Natural Treatment Shows Promise for Distressing Skin Condition

Vitiligo is a difficult-to-treat skin disorder in which a loss of pigment-producing cells creates white patches on various parts of the body. A review of natural treatments for vitiligo published in BMC Dermatology found that an extract of the herb Ginkgo biloba may help return the natural pigment to the skin in some people.

About 2% of people have vitiligo; half of these develop it before age 20. The most commonly affected areas are the face, arms, legs, and genitalia. Vitiligo is more obvious in dark skinned people and in lighter skinned people when sun exposure causes non-affected areas to tan. The disfigurement caused by vitiligo can lead to emotional difficulties such as depression, sleep disturbances, and anxiety.

Current therapies for vitiligo

It is rare for areas affected by vitiligo to repigment on their own, and available treatments are fraught with side effects. Corticosteroid creams are sometimes used to help the pigment return to small areas, but these can cause skin to thin. Medications that increase the skin’s sensitivity to ultraviolet (UV) light may be used in conjunction with controlled UV light exposure (phototherapy). However, this treatment raises the risk of skin cancer, and people with vitiligo are already at increased risk.

Natural products review

Alternative treatments have been sought after to help ease the emotional discomfort of vitiligo by aiding in skin repigmentation. The new study reviewed 15 trials of natural health products used to treat vitiligo, including the amino acid L-phenylalanine, various herbs, vitamins, and traditional Chinese medicine.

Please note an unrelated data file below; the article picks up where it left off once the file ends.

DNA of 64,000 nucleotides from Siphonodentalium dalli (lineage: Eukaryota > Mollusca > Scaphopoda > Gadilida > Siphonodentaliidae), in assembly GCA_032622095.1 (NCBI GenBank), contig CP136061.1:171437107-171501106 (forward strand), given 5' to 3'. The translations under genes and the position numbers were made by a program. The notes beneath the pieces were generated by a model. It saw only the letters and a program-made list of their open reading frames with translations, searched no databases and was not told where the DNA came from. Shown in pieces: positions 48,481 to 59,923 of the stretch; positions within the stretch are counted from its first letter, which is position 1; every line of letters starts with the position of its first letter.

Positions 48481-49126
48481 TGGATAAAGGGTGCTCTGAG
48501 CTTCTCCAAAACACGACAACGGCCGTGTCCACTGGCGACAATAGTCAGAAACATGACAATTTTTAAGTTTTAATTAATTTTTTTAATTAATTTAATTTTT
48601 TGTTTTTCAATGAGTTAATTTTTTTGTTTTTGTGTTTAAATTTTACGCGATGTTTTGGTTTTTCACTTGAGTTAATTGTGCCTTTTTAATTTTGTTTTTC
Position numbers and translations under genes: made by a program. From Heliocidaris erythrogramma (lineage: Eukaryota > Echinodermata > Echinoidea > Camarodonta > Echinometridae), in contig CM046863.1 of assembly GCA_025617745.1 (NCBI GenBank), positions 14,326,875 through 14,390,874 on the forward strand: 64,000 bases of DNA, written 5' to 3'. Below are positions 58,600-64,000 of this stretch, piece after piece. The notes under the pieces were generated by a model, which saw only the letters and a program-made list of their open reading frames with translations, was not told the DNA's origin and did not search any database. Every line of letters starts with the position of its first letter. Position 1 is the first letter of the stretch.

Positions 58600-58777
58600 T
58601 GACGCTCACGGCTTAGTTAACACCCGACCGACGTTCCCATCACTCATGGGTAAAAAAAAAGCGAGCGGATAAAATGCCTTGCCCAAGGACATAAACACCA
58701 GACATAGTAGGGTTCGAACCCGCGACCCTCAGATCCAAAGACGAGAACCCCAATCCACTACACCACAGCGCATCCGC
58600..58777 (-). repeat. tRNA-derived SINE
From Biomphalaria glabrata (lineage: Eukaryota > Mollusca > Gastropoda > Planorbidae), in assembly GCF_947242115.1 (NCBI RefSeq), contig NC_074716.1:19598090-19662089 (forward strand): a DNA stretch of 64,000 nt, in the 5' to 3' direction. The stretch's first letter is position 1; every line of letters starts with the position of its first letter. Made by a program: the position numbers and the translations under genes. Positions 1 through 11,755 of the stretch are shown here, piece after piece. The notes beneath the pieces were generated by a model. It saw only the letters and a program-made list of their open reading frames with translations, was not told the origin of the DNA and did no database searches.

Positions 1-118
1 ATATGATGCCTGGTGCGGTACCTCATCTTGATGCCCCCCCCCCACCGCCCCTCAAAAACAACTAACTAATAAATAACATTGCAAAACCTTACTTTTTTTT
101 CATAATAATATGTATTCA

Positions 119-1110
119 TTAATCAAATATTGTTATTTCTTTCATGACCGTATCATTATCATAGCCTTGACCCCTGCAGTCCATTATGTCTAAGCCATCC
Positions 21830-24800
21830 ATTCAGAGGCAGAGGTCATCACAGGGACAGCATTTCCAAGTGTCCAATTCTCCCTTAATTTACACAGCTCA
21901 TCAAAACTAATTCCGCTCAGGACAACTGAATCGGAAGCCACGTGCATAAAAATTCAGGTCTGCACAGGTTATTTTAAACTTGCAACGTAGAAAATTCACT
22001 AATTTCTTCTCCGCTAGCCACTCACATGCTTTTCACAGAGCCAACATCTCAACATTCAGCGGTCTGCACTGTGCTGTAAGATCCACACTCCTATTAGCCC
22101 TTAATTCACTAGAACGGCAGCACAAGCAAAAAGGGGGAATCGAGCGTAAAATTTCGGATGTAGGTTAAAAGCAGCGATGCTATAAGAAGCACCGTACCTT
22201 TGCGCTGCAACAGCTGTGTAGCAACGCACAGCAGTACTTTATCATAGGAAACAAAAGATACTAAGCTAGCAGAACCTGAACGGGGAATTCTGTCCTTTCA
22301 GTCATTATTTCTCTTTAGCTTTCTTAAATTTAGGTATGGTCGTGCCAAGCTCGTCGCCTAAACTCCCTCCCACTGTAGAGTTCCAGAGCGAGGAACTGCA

Three studies using L-phenylalanine combined with phototherapy showed “moderate evidence” of effectiveness in treating vitiligo. Three studies of Chinese medicinal herbs provided only weak evidence of usefulness, as did four trials using phototherapy in conjunction with plant extracts that increase the skin’s sensitivity to UV light. One trial using vitamin B12 and folic acid with phototherapy was not effective and another using vitamin E plus phototherapy was only mildly effective.

One study used 40 mg of Ginkgo biloba (containing 9.6 mg ginkgo flavone) three times per day for six months. Of the people treated with ginkgo, the progression of the disorder was halted in 80%, and 40% experienced complete repigmentation, compared with only 8% in the placebo group. “Ginkgo’s apparent efficacy without the need for phototherapy—thus eliminating the adverse events inherent with phototherapy—makes it a therapeutic option worth investigating,” said the review’s authors.

Common sense precautions

Because people with vitiligo are more sensitive to the harmful effects of the sun, wearing sunscreen with an SPF of 30+ is advisable.

While ginkgo appears to be effective and was associated with only minor gastrointestinal complaints, more studies are needed before it can be recommended to everyone with vitiligo.

Kimberly Beauchamp, ND

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